The Dakota Paradigm

The Dakota Paradigm

When you have only yourself to rescue you, do it!

Cover Art © Glenda Clemens 2022

Dakota had to grow up fast!

Her mother and grandmother both died within a few weeks of each other, in Commerce, Texas. She was left, at age of 19, to settle all the legal, personal, and financial matters for the two women who had shaped her life. When she completed getting the estate settled, she had two hundred dollars, no home, no car, and no one to call family.

While going through her mother’s papers, she found her biological father’s name and address in McAlester, Oklahoma. She read the letter he had sent her over 19 years ago telling her mother to ‘get rid of it’. Dakota was the ‘it’ he wanted her mother to get rid of. But, where else could she go?

She knew she had a sister named Leslie. Maybe she would welcome Dakota even if her father would not. By the time she decided to leave Commerce, Texas, and head for McAlester, Oklahoma, to the only family she had, she had forty dollars in her pocket. Hitchhiking seemed the only choice.

Horror and brutality slammed her down to reality when she was kidnapped and brutalized. She was going to die. All her longing for family and belonging was going to end with no one knowing who she was or caring what happened to her. She craved love and belonging. She hoped to find those in the family — if she lived through her ordeal.

A man who was evil to the core had other ideas. He brutalized not only Dakota but his family too. Sometimes family is the most dangerous and least loving place to be, but surely Leslie would not be like this man.

She didn’t have a white knight coming to rescue her. She was not in the middle of a fairy tale. This was brutal reality. Whether she lived or died was up to her.

Judge’s Review from Writer’s Digest Self-Published Book Contest:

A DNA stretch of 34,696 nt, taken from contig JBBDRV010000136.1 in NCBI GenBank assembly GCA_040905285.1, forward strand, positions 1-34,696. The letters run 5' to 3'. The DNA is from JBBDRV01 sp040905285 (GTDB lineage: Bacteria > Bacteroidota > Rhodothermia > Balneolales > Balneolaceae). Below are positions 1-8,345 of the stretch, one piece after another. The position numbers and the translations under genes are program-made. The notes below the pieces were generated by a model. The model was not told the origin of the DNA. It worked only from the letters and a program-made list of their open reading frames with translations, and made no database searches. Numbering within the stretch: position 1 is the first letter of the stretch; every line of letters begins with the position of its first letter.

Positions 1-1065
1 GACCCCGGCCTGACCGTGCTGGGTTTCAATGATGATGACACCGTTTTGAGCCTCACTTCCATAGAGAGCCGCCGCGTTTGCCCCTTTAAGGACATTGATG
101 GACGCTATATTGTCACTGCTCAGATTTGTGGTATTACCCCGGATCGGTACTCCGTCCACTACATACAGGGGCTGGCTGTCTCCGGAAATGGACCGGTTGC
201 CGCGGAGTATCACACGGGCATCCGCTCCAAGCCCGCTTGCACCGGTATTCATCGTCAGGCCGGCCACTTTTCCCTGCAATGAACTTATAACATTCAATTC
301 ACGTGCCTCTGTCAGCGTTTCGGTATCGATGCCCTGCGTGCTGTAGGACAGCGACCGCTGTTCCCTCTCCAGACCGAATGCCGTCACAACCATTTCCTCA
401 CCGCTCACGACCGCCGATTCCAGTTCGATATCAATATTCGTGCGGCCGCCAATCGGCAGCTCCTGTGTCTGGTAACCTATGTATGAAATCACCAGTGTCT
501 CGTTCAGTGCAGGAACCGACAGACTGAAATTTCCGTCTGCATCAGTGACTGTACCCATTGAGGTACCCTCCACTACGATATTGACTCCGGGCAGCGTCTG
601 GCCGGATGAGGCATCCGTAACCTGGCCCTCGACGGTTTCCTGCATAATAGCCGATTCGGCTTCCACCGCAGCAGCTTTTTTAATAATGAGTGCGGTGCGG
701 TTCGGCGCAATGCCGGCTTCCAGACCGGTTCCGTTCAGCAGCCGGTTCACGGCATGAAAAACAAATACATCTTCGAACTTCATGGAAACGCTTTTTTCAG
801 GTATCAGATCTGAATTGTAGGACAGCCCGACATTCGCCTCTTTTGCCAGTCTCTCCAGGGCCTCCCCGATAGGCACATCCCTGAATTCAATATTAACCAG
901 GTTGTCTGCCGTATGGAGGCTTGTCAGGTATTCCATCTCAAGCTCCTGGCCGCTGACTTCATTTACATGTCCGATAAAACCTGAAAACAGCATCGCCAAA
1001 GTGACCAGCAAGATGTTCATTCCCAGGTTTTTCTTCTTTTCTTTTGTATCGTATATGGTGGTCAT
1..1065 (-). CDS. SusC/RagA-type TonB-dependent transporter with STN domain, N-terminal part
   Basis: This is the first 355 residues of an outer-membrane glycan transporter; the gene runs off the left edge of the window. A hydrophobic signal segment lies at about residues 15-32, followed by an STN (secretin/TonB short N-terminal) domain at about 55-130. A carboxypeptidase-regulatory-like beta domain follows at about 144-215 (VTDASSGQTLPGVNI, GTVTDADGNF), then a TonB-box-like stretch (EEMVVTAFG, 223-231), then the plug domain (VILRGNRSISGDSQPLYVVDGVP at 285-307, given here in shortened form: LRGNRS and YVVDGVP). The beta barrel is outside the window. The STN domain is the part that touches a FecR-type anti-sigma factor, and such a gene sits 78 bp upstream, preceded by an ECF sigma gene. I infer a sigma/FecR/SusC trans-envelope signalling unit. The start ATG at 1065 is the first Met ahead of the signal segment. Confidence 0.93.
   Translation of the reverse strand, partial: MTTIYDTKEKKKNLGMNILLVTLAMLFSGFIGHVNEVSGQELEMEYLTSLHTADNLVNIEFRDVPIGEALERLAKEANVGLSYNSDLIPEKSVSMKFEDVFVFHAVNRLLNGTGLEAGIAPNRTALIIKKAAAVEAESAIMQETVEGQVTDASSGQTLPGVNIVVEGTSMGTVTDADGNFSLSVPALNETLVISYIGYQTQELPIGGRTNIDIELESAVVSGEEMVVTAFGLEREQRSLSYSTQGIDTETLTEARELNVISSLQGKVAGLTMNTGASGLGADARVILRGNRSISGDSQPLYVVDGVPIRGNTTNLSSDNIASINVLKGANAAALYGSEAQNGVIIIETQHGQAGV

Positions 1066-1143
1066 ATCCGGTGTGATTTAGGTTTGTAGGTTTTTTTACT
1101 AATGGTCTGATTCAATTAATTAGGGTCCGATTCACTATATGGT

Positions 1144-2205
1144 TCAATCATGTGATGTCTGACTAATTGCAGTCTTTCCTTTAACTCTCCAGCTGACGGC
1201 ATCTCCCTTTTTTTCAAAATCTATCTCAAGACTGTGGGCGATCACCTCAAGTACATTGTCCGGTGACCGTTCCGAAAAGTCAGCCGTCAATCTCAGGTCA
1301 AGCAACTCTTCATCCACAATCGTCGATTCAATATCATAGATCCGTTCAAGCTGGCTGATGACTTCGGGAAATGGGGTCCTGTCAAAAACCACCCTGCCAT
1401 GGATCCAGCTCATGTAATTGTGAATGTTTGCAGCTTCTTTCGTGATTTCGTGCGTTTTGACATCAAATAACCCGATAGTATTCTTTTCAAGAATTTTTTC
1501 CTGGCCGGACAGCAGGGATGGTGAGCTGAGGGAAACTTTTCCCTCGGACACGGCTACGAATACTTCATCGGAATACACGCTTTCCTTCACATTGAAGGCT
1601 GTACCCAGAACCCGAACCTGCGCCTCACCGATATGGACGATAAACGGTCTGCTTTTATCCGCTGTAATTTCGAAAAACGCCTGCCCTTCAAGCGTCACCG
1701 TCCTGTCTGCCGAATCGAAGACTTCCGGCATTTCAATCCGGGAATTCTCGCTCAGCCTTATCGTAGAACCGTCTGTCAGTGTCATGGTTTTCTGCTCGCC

“The Dakota Paradigm is a gripping tale, not for the faint of heart. Clemens depicts the violence and brutality at the core of patriarchal thinking and holds a true mirror up to religious hypocrisy. Clemens presents her main characters believably. Dakota is a young woman in search of her heretofore unknown biological sister but finds so much more in this sister, the mentor and mother figure she needs in order to endure late adolescence. Dakota’s trek from Texas to Oklahoma is rife with tension — culminating in her brutal kidnapping. The tension is conveyed artfully by each minor character that assists this young woman on her journey. The old couple, the woman in the bus station, and the young couple all fear for Dakota’s safety, and as a result, so do we. The fact that we understand exactly the impending danger these people feel is a tribute to Clemens’s skill and an indictment of America’s love affair with toxic masculinity and misogyny. This book exposes our systemic brutality with harrowing verisimilitude. When Cyrus Cox is described in a lament for his lost future, I cringed as I recalled too many similar real-life incidents. (“It seems a shame that a man who had such a great future ahead of him fell so low.”) Clemens possesses a genius for writing about human interaction, whether it’s heartfelt or brutal. The love scene between Dakota and Roland is deeply moving. (“They watched the stars until the moon went down and the Milky Way appeared.”) And chapters 33 and 34, where LaDean metes out justice to the Cox family, is riveting.”

Another judge’s review:

“The Dakota Paradigm is an excellent and powerful novel where horrific events are counterbalanced by the power of healing, friendship, and love. The characters are diverse, well-formed, and endearing. The suspense is well executed, and we readers are on tenterhooks the whole time she’s on the road, which really draws us into the book, ensuring we don’t get up to make coffee any time soon. The author has a talent for character development, and the writing is quite expressive. La Dean’s story, for example, was harrowing and left me in tears after reading it.”



I spent most of my life taking care of my family. Now that I’m retired, I have time to seek adventure. I’m writing fiction. I’m having the time of my life.

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Glenda Clemens

I spent most of my life taking care of my family. Now that I’m retired, I have time to seek adventure. I’m writing fiction. I’m having the time of my life.